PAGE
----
Theo Mahalepa, Roelien Goede


The soft systems methodology was developed by Peter Checkland over an extended period of time to assist organisational improvements. It provides tools to assist different stakeholders to articulate their perspectives on the best action to be taken in problem environments. It is grounded in the ideas of soft systems thinking, where systems are viewed as conceptual models to make sense of a messy real world environment. The original focus of soft systems methodology is organisational use rather than academic use. In this paper we demonstrate how the soft systems methodology can be used to guide and analyse interpretive interviews with participants in an academic research project in the context of interpretive research methodology.

We reflect on the hermeneutic nature of interpretive qualitative data collection and analysis and then we show that an activity diagram as used in the soft systems methodology, is a valid data analysis technique in terms of the epistemological context of interpretive data analysis.

We demonstrate our proposal by means of the data analysis of interpretive interviews of data warehouse practitioners on their perspectives of the required skills of information technology students majoring in data warehousing. We compiled activity diagrams and used them in communication with our participants, thus enabling our participants to verify our data analysis and enhance our understanding of their perspectives. We show how different perspectives can be represented and reflected upon after compiling activity diagrams and how different perspectives can be accommodated to develop a single strategy for change.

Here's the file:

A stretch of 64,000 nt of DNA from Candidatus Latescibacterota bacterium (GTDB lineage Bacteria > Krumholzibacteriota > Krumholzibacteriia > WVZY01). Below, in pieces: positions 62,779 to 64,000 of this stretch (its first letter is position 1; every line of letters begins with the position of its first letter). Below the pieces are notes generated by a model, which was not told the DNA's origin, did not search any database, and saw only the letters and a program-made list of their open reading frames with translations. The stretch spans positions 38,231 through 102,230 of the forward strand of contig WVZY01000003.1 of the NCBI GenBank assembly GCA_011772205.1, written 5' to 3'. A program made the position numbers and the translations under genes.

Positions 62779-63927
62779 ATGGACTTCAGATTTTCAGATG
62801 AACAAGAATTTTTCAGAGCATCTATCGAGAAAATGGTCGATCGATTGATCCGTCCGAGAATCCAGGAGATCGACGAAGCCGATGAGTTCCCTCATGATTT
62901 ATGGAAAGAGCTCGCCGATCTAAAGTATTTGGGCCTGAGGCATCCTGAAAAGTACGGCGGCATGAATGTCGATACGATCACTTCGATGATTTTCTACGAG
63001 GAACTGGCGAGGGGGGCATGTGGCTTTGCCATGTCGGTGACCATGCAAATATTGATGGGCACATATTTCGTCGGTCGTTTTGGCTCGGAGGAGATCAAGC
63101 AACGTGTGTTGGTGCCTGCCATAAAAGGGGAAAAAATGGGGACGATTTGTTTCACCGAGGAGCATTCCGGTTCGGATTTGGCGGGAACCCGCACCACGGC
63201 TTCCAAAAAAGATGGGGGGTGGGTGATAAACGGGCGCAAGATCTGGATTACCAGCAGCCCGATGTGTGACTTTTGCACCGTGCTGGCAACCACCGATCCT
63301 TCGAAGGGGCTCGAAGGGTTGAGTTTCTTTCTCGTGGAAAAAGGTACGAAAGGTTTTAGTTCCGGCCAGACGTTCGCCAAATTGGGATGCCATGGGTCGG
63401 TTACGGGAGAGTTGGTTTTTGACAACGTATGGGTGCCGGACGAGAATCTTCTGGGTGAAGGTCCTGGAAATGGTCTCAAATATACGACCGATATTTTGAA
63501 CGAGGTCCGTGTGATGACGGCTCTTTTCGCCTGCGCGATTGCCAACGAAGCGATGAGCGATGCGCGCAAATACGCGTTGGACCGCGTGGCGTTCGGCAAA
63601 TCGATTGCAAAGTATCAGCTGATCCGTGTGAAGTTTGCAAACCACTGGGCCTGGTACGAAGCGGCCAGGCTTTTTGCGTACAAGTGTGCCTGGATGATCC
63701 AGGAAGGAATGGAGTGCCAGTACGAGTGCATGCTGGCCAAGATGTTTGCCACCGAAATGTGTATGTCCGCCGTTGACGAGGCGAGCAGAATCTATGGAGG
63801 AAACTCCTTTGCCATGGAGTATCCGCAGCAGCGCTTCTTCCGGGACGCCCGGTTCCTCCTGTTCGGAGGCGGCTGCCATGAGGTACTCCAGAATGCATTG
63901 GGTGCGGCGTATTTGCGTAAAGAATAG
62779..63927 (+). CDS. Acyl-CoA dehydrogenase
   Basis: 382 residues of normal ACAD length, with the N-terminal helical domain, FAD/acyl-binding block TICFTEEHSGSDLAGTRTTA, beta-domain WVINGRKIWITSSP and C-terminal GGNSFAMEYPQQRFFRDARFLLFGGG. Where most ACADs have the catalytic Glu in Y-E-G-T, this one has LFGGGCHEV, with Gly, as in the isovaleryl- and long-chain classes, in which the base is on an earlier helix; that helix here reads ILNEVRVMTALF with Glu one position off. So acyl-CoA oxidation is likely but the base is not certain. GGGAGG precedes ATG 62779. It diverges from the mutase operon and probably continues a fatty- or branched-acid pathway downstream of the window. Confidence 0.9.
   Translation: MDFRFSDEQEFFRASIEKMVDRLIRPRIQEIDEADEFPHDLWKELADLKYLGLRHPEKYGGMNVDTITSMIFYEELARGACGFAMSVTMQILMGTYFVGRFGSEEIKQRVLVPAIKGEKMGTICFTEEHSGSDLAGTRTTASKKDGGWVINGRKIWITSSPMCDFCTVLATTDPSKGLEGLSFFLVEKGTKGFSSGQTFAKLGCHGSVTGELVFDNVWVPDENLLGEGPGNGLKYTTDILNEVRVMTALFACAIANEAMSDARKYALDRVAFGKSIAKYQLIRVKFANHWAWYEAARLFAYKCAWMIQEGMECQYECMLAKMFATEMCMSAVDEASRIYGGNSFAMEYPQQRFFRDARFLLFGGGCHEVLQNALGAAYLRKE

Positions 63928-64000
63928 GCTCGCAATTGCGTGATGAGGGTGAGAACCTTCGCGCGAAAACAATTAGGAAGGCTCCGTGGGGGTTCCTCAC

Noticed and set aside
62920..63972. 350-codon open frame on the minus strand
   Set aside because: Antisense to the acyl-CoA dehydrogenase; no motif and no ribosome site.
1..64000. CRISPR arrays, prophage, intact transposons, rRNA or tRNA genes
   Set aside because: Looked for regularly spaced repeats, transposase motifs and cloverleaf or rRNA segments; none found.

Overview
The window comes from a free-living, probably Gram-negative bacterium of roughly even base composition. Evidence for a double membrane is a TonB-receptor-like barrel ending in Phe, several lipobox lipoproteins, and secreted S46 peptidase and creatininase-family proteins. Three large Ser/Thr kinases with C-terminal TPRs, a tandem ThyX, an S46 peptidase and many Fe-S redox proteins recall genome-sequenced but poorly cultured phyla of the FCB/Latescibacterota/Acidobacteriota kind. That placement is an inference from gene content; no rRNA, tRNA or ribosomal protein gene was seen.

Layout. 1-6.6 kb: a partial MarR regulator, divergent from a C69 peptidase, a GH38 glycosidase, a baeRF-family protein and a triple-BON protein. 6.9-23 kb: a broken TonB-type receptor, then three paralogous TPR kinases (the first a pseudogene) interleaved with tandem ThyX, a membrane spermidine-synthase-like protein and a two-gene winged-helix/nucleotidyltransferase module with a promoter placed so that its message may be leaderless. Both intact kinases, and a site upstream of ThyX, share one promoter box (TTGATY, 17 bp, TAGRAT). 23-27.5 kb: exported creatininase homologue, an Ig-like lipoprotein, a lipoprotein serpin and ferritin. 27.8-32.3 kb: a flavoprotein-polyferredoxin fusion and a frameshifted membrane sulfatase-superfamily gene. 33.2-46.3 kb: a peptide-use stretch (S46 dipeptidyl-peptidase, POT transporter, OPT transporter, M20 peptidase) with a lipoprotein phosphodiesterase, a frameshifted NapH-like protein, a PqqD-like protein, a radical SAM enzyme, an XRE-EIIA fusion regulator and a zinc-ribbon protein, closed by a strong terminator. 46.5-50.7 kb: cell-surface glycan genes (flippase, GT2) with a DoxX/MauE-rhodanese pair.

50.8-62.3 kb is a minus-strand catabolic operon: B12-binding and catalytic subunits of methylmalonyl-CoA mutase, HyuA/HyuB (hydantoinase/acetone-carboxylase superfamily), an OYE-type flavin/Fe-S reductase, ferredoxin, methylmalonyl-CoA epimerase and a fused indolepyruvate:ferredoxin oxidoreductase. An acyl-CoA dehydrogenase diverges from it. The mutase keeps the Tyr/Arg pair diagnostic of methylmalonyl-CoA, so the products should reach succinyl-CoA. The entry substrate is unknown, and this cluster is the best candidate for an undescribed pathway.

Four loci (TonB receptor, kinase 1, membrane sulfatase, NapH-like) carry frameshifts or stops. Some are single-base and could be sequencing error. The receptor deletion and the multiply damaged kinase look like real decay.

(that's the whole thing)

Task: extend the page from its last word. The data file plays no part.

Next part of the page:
Our main contribution is to demonstrate the suitability of the soft systems methodology in data collection and analysis in interpretive cases studies where strategies for changes are studied.

The paper is organised in four main sections, starting with a discussion on the ontological and epistemological assumptions of interpretive case studies in order to show that it is possible to use the soft systems methodology from an interpretive research perspective. The second section provides a very brief discussion of the soft systems methodology. Our main contribution is in section three, providing justification and guidance for using the soft systems methodology to guide data collection and analysis in the context of interpretive research methodology. We demonstrate our proposal in the fourth section, where we show how we analysed interpretive interview data. Our paper concludes with reflection and recommendations.


soft systems thinking, interpretive data analysis, qualitative data, data warehousing

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